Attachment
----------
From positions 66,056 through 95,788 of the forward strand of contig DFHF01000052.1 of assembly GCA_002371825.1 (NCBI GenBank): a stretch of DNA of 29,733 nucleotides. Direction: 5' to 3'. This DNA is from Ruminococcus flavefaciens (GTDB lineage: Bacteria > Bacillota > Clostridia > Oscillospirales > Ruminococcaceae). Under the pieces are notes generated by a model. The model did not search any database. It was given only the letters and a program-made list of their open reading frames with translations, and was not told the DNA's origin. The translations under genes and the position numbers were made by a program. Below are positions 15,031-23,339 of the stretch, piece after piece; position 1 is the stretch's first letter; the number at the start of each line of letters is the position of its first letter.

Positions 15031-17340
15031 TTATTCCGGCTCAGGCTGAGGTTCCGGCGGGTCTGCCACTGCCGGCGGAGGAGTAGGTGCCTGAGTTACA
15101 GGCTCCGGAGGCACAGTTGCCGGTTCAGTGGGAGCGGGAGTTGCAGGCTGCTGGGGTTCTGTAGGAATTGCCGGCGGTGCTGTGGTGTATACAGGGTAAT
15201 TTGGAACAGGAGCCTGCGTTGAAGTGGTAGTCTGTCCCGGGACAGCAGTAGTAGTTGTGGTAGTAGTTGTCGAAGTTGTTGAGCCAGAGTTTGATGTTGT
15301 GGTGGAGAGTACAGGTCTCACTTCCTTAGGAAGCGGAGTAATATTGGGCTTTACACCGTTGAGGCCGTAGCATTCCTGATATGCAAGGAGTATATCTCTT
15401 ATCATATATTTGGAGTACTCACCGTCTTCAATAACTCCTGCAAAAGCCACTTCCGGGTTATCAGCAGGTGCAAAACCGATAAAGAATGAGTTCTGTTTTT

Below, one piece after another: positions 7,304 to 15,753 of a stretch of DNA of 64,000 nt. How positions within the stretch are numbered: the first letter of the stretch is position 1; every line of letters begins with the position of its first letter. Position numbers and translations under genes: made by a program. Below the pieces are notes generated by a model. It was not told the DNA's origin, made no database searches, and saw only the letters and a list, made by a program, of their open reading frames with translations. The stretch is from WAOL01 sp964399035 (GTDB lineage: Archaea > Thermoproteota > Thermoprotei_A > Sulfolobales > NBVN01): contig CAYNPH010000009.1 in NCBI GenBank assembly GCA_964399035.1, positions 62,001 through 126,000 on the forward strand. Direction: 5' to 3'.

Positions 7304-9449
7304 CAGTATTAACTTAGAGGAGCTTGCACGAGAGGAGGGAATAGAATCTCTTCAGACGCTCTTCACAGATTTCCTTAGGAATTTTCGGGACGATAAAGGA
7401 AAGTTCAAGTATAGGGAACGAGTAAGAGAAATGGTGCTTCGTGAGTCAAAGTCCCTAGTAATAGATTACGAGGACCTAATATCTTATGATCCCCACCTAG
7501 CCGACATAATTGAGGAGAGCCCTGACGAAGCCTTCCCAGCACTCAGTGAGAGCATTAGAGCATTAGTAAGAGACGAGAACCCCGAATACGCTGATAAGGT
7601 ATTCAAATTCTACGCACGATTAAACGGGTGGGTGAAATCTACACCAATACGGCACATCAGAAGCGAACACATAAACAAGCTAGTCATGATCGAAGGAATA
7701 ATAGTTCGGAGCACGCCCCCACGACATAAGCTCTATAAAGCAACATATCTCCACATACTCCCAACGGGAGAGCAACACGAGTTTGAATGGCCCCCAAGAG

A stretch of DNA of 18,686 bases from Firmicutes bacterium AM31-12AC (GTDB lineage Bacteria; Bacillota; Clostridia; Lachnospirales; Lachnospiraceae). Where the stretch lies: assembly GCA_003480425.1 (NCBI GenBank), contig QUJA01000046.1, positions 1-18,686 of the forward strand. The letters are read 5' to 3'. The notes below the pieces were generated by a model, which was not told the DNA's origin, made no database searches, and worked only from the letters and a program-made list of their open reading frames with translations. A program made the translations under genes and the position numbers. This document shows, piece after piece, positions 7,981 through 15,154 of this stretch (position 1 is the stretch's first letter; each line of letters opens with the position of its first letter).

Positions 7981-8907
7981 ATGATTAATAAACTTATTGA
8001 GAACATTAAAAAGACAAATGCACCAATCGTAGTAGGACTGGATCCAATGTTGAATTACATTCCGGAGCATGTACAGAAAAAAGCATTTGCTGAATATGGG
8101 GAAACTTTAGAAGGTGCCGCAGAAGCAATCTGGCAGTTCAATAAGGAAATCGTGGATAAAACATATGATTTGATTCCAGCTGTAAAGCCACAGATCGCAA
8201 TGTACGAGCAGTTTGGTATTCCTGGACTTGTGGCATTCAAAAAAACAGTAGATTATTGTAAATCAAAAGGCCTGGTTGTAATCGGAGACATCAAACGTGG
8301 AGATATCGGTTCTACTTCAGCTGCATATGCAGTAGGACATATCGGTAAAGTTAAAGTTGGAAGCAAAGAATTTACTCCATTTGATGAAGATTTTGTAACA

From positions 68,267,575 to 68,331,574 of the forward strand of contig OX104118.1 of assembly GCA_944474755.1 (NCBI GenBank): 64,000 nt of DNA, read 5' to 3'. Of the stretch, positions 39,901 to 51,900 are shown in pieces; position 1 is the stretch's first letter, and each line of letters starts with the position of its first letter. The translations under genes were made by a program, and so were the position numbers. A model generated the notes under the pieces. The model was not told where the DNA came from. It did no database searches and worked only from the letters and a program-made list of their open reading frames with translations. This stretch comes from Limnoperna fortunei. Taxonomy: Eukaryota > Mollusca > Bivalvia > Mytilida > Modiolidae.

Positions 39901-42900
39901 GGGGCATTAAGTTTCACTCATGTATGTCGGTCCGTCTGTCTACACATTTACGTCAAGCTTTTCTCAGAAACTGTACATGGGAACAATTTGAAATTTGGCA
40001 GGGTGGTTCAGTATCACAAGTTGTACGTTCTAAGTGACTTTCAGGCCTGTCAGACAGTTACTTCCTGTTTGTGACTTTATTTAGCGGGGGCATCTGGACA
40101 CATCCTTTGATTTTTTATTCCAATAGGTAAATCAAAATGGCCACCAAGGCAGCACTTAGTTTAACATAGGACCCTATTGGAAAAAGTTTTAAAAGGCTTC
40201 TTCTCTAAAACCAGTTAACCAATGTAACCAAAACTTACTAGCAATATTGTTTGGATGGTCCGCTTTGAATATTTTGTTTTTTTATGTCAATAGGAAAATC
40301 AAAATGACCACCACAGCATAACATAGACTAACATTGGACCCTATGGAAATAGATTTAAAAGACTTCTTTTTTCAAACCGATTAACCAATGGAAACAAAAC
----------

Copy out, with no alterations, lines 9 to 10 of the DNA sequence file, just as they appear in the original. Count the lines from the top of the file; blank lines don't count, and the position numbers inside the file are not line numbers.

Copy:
Positions 7304-9449
7304 CAGTATTAACTTAGAGGAGCTTGCACGAGAGGAGGGAATAGAATCTCTTCAGACGCTCTTCACAGATTTCCTTAGGAATTTTCGGGACGATAAAGGA